We review the BS6-compliant BMW G 310 R to find out if it can stand toe to toe against the fierce competition in its segment.
Two years ago, BMW Motorrad made their first steps into the small-capacity motorcycle segment in India, producing a naked and adventure-themed pair of motorcycles, the G-series. Though both variants impressed a number of “bike brains” countrywide, sales figures portrayed a major flaw in the Bavarian plan – price. That thankfully is the past; now BMW have launched the new BS6-compliant G 310 R with a leaner strain on one’s wallet, a decision that may very well change the dynamics of the naked sports 300 to 400 cubic centimetre region.
The BMW G 310 R when launched came with a “premium” price tag, a whole fifty big ones above its immediate rival. Though the G 310 R is a swell machine, that margin could not be justified by the Bavarian logo, especially since the motorcycle was being produced in collaboration with TVS Motors in Hosur. But now in its greener BS6-compliant form, the new BMW G 310 R has been re-introduced at Rs 2.45 lakh, excluding taxes, insurance, registration, and whatnot. This means the motorcycle now is more reasonable than its orange competitor, which does make the choice for a sporty naked small capacity motorbike more interesting.
Starting with the visual appeal, the G 310 R has quite a meaty stance. The bike looks bulky but in a good way. Flared panels coat the fuel-tank, making it look a lot bigger than its 11-litre capacity. The headlamp is a futuristic-style LED unit with BMW branding etched into the glass casing as is the same with the tail-lamp. These have a very good spread of light that illuminate the path ahead as well as any dangers the road may hide. The plonking of ones rear end is done on an one piece comfortable seat. Handlebar levers are adjustable units that do feel premium indeed, as is the switchgear. BMWs are known for their build quality and here the story remains true, as the G-series does sport the best fit and finish in its segment. A slight niggle would have to be the LCD console, which though is easy to read, BMW could have updated it to a TFT unit, similar to what we see on the Kraftfahrzeuge Trunkenpolz Mattighofen competition.
The G 310 R is a street naked, hence ergonomics are on the easier-to-live-with lines and friendlier than its more aggressive orange rival. The heart is the same 313-cc water-cooled, single-cylinder motor with a closed-loop three-way catalytic converter to help it conform to new BS6 emission norms. The G-series does have their engines fitted in reverse, with the exhaust pipe exiting from the rear rather than the usual forward position. This system does have its pros with better mass centralisation as well as shorter length of the exhaust pipes. But there are cons, too, mainly with heat management and its effects on the rear suspension. BMW have countered this with the engine firstly being a water-cooled unit as well as a heat shield over the rear monoshock.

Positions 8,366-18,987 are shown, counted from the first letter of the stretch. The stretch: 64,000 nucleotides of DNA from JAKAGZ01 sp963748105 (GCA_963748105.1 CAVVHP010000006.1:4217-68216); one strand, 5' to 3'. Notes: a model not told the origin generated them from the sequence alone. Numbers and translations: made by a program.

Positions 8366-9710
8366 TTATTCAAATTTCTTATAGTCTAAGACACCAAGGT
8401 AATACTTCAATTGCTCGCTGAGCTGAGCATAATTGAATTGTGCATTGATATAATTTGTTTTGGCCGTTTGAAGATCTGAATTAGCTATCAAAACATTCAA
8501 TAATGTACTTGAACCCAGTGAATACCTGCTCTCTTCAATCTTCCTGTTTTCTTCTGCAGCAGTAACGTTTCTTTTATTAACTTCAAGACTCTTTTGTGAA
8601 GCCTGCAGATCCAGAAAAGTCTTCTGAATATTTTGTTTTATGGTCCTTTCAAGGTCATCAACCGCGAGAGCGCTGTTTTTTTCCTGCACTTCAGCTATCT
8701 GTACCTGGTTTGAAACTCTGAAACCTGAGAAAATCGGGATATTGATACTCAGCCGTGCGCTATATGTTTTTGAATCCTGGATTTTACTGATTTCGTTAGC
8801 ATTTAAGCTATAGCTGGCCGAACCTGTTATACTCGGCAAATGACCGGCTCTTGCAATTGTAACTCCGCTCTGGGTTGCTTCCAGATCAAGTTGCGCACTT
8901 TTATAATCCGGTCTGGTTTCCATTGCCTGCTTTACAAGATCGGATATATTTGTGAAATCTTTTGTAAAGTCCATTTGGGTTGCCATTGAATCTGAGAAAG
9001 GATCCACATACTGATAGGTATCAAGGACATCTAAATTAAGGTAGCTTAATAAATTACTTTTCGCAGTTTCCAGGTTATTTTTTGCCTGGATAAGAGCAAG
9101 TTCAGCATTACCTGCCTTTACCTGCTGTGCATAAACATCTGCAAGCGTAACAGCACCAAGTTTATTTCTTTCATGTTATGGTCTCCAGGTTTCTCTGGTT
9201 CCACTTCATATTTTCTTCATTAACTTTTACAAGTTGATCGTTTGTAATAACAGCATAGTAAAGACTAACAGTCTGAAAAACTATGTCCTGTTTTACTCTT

We still get 34 hp and 28 Nm of torque to play with, both of which arrive in a very linear manner. There is power and the BMW G 310 R is decently quick for the segment, but in a manageable package, especially for the new rider to said engine capacity. The motor does has a good mid-range and continues its mellow surge all the way up to its rev-limiter at 10,500 rpm. However, though the engine isn’t bad, we do wish it were a bit better, primarily in the area of refinement. Something that we are generally used to with the Bavarian brand. In addition, there is a bit clanking from the valves at idle, though it is much-improved from the BS4 version and also transforms positively to the ear at higher revs.
Where we see the BMW G 310 R really shine is when “handling” is thrown into conversation. The G 310 R makes a very strong case for being the best motorcycle for the twisties. The 41-mm upside-down forks look the part and play the part of a sharp confidence-inspiring front end. The rear monoshock is preload adjustable, which, on its medium setting, is stiff enough to not feel unsettled in the turns and soft enough to avoid spinal shock-waves on broken tarmac. The piece de resistance is how stable the bike feels when at lean. The G 310 R has an intuitive sturdy feel, where even quick turns can be made lightning-fast and the motorcycle stays as planted as the Michelin Pilot tyres will allow. Feedback comes through in a governable demeanour, in polite disapproval of being over-stressed. This positive communication from the G 310 R does coax the goonish side of motorcycle riding, albeit in a more obedient form. In other words, it is confidence-inspiring when ridden fast.
Then we have livability, which may be considered depending upon use. If you are in the market for out and out performance machine in the 300 – 400 cubic segment, the KTM 390 Duke is a valid option. However, if an all-round motorcycle is what the need be, well, then the BMW G 310 R surely is your best bet. Pricing plays its role, too, and with the new number, hearts have rejoiced. BMW seem to have understood the intricacies of the Indian buyer and now offer a sporty scrapper which will ease you through the city, calm you on the highway, and honestly be a “hooligan” for the fun stuff for a mere two and a half big ones. Ladies and gentlemen, the BMW G 310 R.